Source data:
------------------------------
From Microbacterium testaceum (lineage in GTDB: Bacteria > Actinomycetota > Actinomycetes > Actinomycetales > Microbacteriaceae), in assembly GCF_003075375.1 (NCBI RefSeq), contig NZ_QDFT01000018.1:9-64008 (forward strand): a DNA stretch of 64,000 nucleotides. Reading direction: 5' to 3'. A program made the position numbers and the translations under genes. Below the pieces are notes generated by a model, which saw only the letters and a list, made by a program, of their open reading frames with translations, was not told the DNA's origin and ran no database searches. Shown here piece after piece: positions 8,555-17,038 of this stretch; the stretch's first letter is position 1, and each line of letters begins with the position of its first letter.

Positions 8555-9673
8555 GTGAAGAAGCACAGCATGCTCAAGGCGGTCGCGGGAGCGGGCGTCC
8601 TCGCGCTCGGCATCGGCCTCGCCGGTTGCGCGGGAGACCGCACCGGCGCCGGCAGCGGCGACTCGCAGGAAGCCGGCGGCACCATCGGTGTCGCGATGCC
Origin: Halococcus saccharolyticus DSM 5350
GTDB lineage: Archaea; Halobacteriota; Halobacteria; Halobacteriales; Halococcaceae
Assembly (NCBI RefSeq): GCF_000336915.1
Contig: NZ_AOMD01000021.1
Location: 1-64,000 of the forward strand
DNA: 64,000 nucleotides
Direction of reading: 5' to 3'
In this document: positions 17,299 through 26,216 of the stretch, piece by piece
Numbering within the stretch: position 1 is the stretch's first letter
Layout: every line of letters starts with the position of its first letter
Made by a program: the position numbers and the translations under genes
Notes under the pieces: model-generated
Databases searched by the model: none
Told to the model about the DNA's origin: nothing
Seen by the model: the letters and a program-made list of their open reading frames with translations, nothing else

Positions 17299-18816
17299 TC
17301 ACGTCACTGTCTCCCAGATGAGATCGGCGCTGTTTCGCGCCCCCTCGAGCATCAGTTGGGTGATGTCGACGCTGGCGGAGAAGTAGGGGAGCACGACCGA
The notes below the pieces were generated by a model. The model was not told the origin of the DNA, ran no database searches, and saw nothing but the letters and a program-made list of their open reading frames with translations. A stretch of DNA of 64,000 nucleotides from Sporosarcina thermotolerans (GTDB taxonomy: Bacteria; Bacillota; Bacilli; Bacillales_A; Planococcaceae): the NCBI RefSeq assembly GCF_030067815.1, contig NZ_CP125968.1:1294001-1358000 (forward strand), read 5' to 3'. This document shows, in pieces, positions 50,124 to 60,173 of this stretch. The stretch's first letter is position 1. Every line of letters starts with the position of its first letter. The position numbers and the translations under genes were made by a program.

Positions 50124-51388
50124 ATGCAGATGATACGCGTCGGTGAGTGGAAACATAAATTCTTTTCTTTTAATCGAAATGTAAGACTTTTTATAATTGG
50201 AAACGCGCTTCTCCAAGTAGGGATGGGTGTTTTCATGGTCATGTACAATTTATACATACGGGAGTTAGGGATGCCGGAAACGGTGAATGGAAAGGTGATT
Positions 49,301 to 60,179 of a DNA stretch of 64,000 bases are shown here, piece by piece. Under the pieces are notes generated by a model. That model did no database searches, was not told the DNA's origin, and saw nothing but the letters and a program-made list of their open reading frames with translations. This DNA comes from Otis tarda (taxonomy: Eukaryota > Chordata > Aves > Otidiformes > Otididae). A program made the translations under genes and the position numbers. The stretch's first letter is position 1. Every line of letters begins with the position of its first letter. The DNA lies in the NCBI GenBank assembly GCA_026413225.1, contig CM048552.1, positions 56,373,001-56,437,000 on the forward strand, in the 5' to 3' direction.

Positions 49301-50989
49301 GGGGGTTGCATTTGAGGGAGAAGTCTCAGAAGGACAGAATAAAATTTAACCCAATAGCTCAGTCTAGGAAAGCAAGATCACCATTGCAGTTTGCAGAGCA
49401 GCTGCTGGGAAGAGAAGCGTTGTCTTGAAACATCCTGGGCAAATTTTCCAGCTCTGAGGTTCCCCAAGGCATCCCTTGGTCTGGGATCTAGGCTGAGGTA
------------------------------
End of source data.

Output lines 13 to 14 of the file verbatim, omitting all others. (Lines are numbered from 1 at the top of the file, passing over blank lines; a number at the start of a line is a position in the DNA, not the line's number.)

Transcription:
Numbering within the stretch: position 1 is the stretch's first letter
Layout: every line of letters starts with the position of its first letter